16 December 2011 #Employment
The Government is currently consulting on its proposals to introduce a fee structure in the employment tribunals and EAT. Earlier this year the Government made known its intention to impose the payment of a fee for lodging a tribunal claim. Their aim being to encourage resolution of workplace disputes and transfer some of the costs to those that use the system. The Ministry of Justice has stated that introducing fees will bring employment tribunals into line with civil courts where claimants already pay a fee to use the service.
The entire cost of bringing a claim or an appeal in the tribunal or the EAT is currently met by the tax payer. The consultation now seeks views on two separate fee-charging schemes but the principle of charging fees in the tribunals and the EAT, is not up for discussion.
Under the first option, the level of fees charged would be dependent on the nature of the claim and the stage reached in the proceedings. If there are multiple claims, the number of people involved would impact on the fee charged. Two fees would be required: one at the time the claim is lodged (the `issue fee`); and the other, for claims proceeding to hearing, before the hearing (the `hearing fee`). For a single claim the issue fee would be between £150 and £250, and the hearing fee would be between £250 and £1,250. The claimant would be required to pay both fees. There would also be six further fees for certain specified applications once a claim has been accepted, including a request for written reasons and a counterclaim.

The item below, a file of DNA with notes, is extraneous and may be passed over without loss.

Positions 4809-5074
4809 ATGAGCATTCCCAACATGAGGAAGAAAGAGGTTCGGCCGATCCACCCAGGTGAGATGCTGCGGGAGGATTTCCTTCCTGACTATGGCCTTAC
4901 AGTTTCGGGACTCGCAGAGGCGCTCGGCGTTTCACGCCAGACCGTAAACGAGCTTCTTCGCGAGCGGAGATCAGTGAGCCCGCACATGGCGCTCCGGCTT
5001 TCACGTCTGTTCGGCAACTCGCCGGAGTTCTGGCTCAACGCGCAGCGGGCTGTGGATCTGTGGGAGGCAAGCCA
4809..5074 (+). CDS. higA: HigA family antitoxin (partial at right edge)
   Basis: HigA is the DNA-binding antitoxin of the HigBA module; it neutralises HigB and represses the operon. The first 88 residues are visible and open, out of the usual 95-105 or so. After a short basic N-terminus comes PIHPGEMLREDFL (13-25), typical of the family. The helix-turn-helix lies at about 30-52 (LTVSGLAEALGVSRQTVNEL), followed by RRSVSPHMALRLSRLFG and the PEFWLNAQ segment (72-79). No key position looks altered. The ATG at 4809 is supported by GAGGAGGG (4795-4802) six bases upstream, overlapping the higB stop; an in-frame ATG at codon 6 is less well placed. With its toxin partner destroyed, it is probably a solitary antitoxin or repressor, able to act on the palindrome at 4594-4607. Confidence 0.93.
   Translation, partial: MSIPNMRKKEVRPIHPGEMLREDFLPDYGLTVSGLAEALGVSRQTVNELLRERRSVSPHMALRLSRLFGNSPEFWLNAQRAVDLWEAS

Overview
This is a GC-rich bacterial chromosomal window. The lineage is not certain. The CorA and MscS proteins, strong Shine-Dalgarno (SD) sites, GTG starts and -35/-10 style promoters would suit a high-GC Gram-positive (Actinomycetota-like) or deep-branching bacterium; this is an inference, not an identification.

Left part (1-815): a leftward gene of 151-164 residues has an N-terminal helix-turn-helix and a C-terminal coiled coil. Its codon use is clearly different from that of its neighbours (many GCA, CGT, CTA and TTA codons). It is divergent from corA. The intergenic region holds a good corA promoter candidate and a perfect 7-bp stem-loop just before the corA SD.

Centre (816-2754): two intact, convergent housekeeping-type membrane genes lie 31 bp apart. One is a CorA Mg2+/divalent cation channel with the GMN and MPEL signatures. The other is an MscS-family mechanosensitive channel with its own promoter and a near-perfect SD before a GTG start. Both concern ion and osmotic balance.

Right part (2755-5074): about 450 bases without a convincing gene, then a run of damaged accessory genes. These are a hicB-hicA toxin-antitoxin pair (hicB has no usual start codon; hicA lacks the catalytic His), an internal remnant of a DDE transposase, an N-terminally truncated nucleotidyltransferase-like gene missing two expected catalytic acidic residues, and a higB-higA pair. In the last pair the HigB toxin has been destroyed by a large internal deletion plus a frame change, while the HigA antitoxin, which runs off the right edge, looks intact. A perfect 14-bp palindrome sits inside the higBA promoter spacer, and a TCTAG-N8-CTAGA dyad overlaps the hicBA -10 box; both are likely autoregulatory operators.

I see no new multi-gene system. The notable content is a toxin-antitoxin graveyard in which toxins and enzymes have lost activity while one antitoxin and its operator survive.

The second option would require that the claimant pay one fee at the issue stage, irrespective of whether the claim progressed to a hearing. This fee would range from between £200 and £1,750 for a single claim. As with option one, there would be six further fees for certain applications made after the claim has been accepted. The more the claimant seeks to recover, the higher their fee will be.
Only one fee structure is proposed for the EAT. This is similar to the first option for the tribunal but the issue fee would be £400 and the hearing fee £1,250.
In both cases, the HM Courts and Tribunals Service remission system would be available to those that cannot afford to pay the fees. Tribunals will also have the power to order the unsuccessful party to reimburse the successful party so that `the cost is ultimately borne by the party who caused the system to be used`.
The consultation will close in March 2012 and the Government intends to introduce the fees no earlier than 2013-14.